Hence, it has been pressuring China to allow its currency rise in value against the dollar. Such a development, by making U.S. exports cheaper and Chinese imports costlier, is presumed to reduce the trade imbalance between the two countries, contributing as a result to close the US national trade deficit which has annually ranged from 4 to 6% of GDP over the last decade.

But, what if the whole ideology behind our trade thinking was flawed? What if, as most recent trade data suggests, the assumption of a cheap dollar coming to the rescue was an illusion?

Consider this: Between 1980 and 1985, following the Volcker interest rate hike, the dollar’s value rose some 40 percent in relation to the currencies of major U.S. trading partners, but the trade deficit did not spin out of control as feared , as it peaked at only about 3% of GDP in 1985.

Conversely, between 2004 and 2009 the dollar depreciated by more than 30% relative to other major currencies — notably Euro, Yen and the Canadian dollar—and yet the trade deficit still shot up (not down!) to reach a peak of 6% of the GDP in 2006. What happened to the theory?

The theory does not take into account three realities. Firstly, America’s trade deficit is the result of overdependence on two kinds of imports: petroleum and Chinese goods. Secondly, import demand is unlikely to lessen materially for either of these unless there is a large price increase in dollars. Thirdly, partly because China insists on maintaining exchange-rate stability with the dollar, the volume of US exports – the critical piece – changed little despite a weak greenback.

Instead of sharply focused Energy and Trade policies to stop and possibly reverse the overdependence on oil and China, the US emphasis has wrongly been placed on a cheaper dollar. It is surprising to see the indifference toward a cheaper dollar which could end-up importing inflation to the US while exporting deflation abroad resulting from goods and services now priced at an artificial discount, such as a Boeing airliner, an Intel chip or Google software.No, America’s response to the trade deficit should not have been to engage in commodity-like, price-based competition, but in innovation-driven, product-based competition.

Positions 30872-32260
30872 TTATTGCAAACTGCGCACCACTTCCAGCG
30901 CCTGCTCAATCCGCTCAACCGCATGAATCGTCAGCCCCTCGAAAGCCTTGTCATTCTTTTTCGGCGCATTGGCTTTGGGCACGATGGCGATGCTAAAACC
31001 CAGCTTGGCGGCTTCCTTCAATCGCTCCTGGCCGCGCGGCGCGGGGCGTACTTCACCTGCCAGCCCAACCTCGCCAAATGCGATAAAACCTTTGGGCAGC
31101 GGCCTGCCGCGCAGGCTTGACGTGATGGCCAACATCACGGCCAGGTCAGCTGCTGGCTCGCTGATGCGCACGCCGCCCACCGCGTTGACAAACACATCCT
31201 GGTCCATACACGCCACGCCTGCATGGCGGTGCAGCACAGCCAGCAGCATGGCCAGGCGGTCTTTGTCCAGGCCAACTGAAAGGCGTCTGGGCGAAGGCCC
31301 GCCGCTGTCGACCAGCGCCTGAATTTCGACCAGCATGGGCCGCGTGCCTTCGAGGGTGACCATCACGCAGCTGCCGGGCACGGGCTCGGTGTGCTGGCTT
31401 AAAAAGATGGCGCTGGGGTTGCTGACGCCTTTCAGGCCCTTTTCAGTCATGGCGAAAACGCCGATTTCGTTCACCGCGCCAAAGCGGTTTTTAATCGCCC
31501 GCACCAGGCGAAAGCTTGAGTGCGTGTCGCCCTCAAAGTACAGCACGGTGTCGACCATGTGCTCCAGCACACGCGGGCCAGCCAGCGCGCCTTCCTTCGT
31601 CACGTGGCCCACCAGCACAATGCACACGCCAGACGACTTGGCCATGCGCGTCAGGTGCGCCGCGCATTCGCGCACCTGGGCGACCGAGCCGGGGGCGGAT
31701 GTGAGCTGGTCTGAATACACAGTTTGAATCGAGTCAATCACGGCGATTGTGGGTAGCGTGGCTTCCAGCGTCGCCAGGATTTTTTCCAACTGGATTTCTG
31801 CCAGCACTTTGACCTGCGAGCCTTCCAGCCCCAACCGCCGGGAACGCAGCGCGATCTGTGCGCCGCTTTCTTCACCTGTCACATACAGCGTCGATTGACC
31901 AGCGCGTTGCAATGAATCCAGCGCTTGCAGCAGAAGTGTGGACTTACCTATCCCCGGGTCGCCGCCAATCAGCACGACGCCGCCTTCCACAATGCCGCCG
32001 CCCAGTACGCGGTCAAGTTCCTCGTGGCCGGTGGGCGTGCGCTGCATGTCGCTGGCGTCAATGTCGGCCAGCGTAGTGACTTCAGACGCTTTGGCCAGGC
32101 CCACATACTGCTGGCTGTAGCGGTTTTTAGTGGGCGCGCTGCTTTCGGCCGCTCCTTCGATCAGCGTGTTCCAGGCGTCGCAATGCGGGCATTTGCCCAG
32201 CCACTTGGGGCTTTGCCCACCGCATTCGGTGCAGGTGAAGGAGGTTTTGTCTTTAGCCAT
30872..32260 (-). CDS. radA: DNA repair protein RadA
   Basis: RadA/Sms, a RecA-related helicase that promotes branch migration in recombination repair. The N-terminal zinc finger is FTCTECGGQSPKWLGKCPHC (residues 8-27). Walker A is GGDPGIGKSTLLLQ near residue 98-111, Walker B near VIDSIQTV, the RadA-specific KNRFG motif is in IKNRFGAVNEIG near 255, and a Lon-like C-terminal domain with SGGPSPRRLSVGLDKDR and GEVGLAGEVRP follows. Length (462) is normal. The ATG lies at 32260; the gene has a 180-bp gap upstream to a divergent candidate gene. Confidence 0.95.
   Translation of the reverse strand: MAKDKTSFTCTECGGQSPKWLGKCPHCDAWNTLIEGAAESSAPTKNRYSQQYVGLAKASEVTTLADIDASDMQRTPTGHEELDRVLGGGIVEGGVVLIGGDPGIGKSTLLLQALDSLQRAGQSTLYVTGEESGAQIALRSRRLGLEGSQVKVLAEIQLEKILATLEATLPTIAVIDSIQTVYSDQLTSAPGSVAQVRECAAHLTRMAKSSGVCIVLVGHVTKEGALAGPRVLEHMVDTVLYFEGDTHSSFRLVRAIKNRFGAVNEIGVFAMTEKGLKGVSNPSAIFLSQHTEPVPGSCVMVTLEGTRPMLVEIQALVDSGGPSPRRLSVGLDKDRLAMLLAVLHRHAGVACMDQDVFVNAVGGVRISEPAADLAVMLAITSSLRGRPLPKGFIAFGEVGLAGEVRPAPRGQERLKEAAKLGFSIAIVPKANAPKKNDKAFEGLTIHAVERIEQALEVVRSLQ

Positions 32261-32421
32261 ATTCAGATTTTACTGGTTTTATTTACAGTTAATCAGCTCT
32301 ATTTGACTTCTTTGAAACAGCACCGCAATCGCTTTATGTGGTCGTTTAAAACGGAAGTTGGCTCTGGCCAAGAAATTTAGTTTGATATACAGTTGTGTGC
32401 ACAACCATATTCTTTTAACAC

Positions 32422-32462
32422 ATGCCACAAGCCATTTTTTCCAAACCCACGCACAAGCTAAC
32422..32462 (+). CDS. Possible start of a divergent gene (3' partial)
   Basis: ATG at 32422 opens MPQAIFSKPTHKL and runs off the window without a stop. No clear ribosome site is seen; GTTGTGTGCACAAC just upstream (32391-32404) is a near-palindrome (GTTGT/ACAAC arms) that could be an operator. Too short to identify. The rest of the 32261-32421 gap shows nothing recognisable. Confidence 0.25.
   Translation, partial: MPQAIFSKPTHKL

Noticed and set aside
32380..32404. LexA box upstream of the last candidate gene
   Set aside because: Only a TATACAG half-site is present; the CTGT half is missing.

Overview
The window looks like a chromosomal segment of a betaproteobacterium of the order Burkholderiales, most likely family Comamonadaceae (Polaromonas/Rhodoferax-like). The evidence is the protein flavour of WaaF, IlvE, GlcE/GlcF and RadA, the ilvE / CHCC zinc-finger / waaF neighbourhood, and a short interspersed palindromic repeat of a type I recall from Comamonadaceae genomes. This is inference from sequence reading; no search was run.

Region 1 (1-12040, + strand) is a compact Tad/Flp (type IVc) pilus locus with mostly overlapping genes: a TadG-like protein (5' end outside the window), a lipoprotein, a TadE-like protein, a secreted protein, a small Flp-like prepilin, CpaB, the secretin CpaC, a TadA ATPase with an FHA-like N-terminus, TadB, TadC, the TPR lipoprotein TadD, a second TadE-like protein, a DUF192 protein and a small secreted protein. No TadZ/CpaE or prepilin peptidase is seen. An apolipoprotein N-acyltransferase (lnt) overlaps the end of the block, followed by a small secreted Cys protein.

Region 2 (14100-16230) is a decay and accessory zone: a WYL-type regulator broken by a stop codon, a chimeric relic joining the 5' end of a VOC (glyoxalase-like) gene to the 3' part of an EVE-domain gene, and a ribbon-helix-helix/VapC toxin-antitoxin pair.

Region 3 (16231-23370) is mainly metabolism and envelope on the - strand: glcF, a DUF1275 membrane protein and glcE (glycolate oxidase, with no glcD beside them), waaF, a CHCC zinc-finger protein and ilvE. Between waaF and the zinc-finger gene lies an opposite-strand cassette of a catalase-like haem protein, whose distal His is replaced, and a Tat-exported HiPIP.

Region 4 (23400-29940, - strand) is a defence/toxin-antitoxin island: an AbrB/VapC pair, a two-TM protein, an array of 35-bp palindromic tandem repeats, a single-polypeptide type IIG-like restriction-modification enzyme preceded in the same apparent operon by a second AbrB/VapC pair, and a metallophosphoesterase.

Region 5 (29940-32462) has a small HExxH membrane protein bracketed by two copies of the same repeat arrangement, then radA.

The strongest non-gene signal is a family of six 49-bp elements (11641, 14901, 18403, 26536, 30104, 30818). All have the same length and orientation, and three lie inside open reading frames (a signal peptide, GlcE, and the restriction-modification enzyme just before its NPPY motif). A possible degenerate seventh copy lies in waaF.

Today most of the things that China, Japan or the EU import from the USA are higher-value, higher-margin products anyway: why reduce their price artificially with a cheap dollar unless it translates to a commensurate increase in volume? If Intel or Microsoft try to boost their exports to the rest of the world with a price-discount, that decision should be theirs, and not that of the government.

Also, even if China succumbed to the pressures and let its currency appreciate say by a sizeable 20%, this would only reduce the total US trade deficit by only about a tiny 6%, unless China also imports $200B of extra US goods. Simply stated, contrary to the current mindset, fixing the Yuan’s exchange rate will do precious little to solve the problem. The answer lies elsewhere: “fixing” free-trade — in an asymmetrical world with no reciprocity — is a better place to look.

It is increasingly clear the US did not get to be a triple “deficit nation” simply because of the way it taxes and spends its citizens’ money, but because of dissonant fiscal, monetary and trade policies over the last 25 years. Especially in the last decade, the profusion of easy credit led to financial overleverage everywhere, seriously destabilizing our banks and the economy until the Great Recession of 2008, urgently necessitating extraordinary government spending and unprecedented monetary stimulus by the Fed, further undermining the value of a dollar whose weakness did not help the trade deficits, sustaining as a consequence the rise in foreign debt.

This vicious circle must be broken. But if one thing is clear, the dollar is the victim not the cause.

Moris Simson, former high-tech executive who now heads a strategy consultancy, is a fellow of the IC² Institute at the University of Texas